I’m OK with the jersey/pants. Could live without the sublimated grey pattern in the fabric, but that’s not very visible except in super-close-up shots.
Not a fan of the cap.
Ranking of CC releases so far:
…though I erred with the on-field debut day (which was Saturday); sorry about that.
The high cuffed pants is a good look Socks not stirrups? Boo. I noticed some red high and inside of the sock, can anyone tell me what it says or is?
It says “Respect Our Neighborhood.” It’s the slogan that Nike is using to tie the design together. Chicagoans recognize it as what’s printed on lawn signs all over Lakeview to discourage inebriated fans from urinating on homeowners’ lawns after a Cub game.
I love the design of the Cubs’ alternate uniforms, but I’m confused about how singling out one of Chicago’s 77 neighborhoods (and arguably the frattiest, douchiest one at that) is supposed to “tie together all of Chicago’s neighborhoods.” It sounds almost like Orwellian doublespeak to claim that it will.
As already noted: That’s just marketing nonsense and has nothing to do with the actual design. Let’s concentrate on the latter (and let’s also please not single out any neighborhoods for abuse or insults — thanks).
Welcome back, Dan.
Nice to see ESPN’s Euro kit ranking follow the same tournament format at the Euro’s themselves. Made it more interesting than simply listing them off.
Rizzo and Contreras look like janitors with the pajama pants with the all navy blue look. I’m not a fan of that number font since it makes the 4 look weird. That style of 4 just doesn’t work on a sports uniform.
I like the Cubs uniforms, but part of me wonders how the jersey would have looked in red instead of blue, since they already are drawing inspiration from the red sign and red is one of the Cubs’ colors.
I was at the Mets – Marlins game where the Miami uniforms were worn for the first time, and they looked great!
I think I’d like the White Sox uniforms better if South Side was two words.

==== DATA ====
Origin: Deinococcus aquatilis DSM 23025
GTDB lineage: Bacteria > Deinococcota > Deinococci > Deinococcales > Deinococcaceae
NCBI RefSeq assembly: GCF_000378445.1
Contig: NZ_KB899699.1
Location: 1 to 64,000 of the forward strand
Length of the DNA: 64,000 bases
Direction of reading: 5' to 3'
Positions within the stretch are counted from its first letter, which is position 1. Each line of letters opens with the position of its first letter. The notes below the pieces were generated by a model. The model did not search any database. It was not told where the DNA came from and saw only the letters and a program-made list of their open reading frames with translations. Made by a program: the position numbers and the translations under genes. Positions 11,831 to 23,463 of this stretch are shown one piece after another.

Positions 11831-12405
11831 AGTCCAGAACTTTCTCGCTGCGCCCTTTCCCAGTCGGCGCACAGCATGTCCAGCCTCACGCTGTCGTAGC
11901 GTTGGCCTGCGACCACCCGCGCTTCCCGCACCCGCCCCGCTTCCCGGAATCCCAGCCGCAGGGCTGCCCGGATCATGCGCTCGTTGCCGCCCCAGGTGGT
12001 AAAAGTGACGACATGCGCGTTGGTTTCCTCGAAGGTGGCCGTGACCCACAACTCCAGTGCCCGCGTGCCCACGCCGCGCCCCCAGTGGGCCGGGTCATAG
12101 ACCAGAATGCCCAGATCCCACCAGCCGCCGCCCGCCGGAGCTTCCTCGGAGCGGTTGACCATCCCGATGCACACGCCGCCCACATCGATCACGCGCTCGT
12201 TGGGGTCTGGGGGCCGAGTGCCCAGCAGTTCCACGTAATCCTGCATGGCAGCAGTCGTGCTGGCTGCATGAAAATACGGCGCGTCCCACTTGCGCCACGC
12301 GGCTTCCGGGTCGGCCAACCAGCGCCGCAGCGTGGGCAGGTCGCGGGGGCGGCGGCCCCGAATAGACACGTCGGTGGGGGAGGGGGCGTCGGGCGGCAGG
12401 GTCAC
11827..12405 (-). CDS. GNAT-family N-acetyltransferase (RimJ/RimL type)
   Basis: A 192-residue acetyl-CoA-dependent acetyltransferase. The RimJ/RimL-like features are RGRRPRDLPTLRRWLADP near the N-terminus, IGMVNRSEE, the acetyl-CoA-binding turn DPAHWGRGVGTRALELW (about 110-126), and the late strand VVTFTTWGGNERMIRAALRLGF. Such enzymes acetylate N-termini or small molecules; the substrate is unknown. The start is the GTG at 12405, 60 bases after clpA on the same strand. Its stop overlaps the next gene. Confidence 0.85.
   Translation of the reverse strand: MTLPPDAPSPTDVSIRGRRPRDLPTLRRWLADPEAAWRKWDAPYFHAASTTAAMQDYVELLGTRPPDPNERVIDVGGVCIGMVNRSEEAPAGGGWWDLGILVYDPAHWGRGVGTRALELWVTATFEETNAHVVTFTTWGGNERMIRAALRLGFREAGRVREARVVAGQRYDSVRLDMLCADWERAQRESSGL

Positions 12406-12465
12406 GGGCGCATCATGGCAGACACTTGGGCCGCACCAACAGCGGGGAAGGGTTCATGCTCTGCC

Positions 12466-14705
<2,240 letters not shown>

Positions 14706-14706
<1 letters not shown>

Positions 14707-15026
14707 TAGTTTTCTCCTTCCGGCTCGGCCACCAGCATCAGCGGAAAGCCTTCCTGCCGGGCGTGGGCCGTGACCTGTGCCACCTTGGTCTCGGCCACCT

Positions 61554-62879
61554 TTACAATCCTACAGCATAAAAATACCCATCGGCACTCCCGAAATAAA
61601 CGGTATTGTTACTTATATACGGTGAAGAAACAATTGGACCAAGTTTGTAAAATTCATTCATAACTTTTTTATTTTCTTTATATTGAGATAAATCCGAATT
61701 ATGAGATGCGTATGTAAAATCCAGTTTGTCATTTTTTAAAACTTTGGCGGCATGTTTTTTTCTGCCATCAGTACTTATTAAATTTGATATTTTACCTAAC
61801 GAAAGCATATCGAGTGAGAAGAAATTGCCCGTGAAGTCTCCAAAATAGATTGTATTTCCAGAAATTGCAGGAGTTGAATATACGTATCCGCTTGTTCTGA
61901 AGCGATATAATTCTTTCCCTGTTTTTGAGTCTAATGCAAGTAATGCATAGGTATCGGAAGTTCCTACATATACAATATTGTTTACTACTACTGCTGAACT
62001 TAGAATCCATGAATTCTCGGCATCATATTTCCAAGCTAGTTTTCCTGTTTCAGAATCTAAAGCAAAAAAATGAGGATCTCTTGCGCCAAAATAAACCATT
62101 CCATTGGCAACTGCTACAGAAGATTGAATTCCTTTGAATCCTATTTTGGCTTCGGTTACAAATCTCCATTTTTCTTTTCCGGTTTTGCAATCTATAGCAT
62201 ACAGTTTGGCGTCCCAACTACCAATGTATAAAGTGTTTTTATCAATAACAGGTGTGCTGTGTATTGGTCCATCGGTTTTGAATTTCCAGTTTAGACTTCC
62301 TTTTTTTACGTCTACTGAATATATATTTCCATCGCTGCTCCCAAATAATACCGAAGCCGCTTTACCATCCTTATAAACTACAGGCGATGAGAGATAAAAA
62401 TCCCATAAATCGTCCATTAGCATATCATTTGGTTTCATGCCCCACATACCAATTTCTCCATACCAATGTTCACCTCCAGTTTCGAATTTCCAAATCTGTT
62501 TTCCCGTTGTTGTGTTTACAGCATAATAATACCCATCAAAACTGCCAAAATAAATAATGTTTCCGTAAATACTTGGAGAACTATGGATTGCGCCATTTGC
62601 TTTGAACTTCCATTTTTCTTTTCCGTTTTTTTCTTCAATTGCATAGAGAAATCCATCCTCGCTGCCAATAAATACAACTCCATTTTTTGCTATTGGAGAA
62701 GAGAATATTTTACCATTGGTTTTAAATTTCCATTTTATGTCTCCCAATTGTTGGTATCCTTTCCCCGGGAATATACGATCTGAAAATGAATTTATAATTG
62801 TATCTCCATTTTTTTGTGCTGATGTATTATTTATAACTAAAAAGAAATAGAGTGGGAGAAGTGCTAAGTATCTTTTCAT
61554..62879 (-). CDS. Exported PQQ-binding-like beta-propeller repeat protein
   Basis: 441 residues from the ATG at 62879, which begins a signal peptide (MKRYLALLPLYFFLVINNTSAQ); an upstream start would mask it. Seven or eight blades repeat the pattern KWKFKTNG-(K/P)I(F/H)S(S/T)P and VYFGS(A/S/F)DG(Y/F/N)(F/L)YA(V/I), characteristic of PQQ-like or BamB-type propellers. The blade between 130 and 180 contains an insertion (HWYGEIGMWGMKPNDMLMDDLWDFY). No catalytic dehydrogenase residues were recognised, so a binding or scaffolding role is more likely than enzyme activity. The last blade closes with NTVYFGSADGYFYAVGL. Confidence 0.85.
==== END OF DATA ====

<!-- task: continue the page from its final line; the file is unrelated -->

Probably would have looked unacceptably like the St. Louis Cardinals.
First thing I noticed was the ‘WRIGLEYVILLE’ on the jersey seems to be arched in such a way as to mimic the outfield scoreboard shape—no?
It’s the red sign outside the stadium that is being mimicked, not the scoreboard. Similar font, too.
“It seems fairly obvious that every new Chicago team uniform in any sport for the foreseeable future will feature some iteration of the six-pointed star from the city flag.”
Does that new Sox uni have any stars on it? I didn’t notice any. Inside the collar or some bullshit like that, maybe?
Re: monochrome uniforms. It’s okay when the jersey and trousers are made of the same material (Baseball, basketball), less successful when mismatched fabric is used (Hockey, football). Color matching across platforms creates problems, as seen when the Red Sox played at Yankee Stadium this weekend; the dark jerseys looked a lot bluer than the navy hats.
As a lifelong Cubs fan I am pretty disappointed with the cc jerseys, but I was not expecting much. I like the colors but the uniform looks boring like nobody put any effort into the design. Also I find it funny that a big deal is being made about neighborhoods when Wrigleyville isn’t actually a neighborhood. It is just a reference to the area around the ballpark
Right, but when’s the last time anyone said they were going to Lakeview to see a Cubs game?
Interesting crest for Gil Vincente, which is going more traditional with the city crest from their prior modernized crest (with gradient and all) which had the Rooster of Barcelos on it.
The actual municipal logo isn’t exactly a Y shape (the spokes are spaced evenly) but the sleeve patch made it more Y shaped. Seems like an odd choice. I don’t like it.
So both Chicago teams’ city connect uniforms are blah-ish, but end up looking kind of nice with stirrups, right?
I’d go out on a limb to say it COULD have to do with design- if the intention was to tie together all 77 neighborhoods, then it would be a failure at accomplishing that. It doesn’t seem like that was the original intent, however, rendering it nonsense.
The Wrigleyville uni was underwhelming, at best. I don’t mind the mono treatment but the wordmark is just…blah. Perhaps could have used a pop of red to mimic the sign. And surprisingly there was no ivy to be seen.
Thanks for the great analysis of the Wrigleyville unis. Always fun to learn about the Municipal Device!
Also, I’m waiting for you to offer umpire themed pocket watches! Maybe an umpire checking his watch for next June’s pin club?